Fla. Senate Passes Bill Raising Minimum Age for Death Penalty

The Florida Senate has passed a bill raising the minimum age for the death penalty to 18. Currently, the state has no minimum.

Capital punishment would be reserved for murderers 18 or older when committing their crime under the bill (SB 224) sponsored by Sen. Victor Crist, R-Tampa. No Florida law regulates how old a criminal must be to receive the death penalty, though the standard in case law is for those 18 and older.

Similar laws have passed in Wyoming and North Dakota. In New Hampshire, the legislature passed the bill but Gov. Craig Benson has said he will veto it.

Unfortunately, there may not be enough time left in Florida's legislative session to get the bill passed by the House and enacted into law. On the other hand, failure to pass it could put Florida's death penalty law for adults in jeopardy:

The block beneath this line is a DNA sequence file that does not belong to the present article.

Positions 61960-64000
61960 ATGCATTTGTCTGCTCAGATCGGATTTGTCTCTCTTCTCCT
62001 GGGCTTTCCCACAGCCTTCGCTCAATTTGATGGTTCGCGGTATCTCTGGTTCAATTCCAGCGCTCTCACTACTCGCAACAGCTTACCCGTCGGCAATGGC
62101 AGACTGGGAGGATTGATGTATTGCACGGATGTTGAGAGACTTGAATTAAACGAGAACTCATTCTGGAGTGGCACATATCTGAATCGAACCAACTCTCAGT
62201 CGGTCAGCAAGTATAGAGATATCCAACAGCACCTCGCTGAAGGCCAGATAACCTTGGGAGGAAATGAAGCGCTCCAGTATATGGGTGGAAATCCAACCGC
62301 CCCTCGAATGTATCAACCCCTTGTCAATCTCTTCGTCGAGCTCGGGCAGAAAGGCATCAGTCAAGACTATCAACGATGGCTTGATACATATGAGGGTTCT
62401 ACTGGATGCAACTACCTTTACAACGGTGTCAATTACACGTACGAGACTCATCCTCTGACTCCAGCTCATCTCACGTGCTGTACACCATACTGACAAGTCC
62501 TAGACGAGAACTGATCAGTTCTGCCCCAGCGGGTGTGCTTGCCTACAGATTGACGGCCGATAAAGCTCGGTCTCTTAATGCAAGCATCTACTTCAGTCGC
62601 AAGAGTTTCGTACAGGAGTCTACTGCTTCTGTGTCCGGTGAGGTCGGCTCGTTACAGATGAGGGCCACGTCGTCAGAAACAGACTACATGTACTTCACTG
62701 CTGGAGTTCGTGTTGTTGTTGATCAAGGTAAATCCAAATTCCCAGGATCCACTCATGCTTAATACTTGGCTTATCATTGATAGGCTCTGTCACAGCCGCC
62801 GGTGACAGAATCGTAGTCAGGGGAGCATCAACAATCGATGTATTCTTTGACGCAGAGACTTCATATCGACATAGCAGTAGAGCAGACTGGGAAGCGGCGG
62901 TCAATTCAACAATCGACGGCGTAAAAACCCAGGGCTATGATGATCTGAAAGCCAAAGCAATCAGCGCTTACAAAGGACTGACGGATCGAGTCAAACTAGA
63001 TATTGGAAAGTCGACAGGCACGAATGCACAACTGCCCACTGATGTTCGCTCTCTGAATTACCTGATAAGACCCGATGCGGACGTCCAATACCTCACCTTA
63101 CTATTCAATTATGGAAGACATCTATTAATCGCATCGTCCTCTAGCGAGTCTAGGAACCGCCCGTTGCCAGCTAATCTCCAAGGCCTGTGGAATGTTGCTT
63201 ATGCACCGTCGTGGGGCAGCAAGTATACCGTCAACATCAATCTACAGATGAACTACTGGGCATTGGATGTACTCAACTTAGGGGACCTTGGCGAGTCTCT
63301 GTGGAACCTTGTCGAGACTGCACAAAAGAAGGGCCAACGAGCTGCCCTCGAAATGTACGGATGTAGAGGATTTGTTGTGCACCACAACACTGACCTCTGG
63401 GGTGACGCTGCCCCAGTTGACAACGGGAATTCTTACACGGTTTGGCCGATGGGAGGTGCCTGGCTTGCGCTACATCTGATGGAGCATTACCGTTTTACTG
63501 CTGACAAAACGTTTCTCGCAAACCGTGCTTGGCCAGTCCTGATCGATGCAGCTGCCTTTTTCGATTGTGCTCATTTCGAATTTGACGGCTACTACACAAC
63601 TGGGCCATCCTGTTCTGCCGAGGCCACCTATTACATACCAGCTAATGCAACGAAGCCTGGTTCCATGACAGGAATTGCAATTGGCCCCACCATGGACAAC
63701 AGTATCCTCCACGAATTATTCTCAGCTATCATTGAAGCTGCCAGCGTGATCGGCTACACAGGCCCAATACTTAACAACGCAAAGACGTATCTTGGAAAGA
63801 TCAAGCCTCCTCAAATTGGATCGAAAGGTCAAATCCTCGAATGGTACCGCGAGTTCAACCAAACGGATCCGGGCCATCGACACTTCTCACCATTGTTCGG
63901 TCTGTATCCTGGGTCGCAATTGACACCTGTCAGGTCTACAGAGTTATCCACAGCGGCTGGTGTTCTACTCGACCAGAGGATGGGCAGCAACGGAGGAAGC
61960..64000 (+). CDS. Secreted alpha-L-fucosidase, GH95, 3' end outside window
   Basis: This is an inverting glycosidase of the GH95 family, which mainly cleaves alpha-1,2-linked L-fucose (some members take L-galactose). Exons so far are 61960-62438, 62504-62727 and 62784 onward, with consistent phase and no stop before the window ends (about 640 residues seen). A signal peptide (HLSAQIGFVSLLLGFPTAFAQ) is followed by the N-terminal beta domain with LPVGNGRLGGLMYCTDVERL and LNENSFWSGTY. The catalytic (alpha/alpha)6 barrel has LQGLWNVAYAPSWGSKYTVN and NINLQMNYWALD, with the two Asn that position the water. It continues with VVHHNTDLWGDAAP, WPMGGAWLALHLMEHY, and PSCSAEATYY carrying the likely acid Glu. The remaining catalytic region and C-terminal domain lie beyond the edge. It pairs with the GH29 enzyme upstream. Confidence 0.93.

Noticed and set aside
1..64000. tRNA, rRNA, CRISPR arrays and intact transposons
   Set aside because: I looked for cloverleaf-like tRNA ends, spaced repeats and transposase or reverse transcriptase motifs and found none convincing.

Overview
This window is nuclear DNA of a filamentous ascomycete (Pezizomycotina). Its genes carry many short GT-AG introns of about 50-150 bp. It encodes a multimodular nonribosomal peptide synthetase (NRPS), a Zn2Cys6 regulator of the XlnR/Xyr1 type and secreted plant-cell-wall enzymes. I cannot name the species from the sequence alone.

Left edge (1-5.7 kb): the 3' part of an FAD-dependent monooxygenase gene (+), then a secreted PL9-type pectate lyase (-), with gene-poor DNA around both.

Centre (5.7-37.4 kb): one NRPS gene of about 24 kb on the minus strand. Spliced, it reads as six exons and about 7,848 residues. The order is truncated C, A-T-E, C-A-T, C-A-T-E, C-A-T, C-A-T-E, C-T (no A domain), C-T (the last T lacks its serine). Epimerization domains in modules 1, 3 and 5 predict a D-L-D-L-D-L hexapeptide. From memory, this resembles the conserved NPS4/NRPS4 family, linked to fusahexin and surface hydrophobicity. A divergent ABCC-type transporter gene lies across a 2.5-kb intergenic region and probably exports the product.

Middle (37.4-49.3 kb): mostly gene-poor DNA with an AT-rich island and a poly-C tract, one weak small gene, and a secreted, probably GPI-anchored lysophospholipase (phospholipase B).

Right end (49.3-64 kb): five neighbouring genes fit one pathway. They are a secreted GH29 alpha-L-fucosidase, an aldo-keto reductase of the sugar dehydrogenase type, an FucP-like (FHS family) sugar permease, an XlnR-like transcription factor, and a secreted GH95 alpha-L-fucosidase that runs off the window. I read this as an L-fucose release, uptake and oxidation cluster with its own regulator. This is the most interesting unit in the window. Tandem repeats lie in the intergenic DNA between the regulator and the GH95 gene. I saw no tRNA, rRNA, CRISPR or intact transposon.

Driving the measure is a U.S. Supreme Court case that will determine the constitutionality of executing juveniles. If the high court rules against it, Florida's capital punishment laws, which make no separate provisions for minors, would be thrown out.

The bill is sponsored by Sen. Victor Crist, R-Tampa, who has introduced it every year for the past five years.

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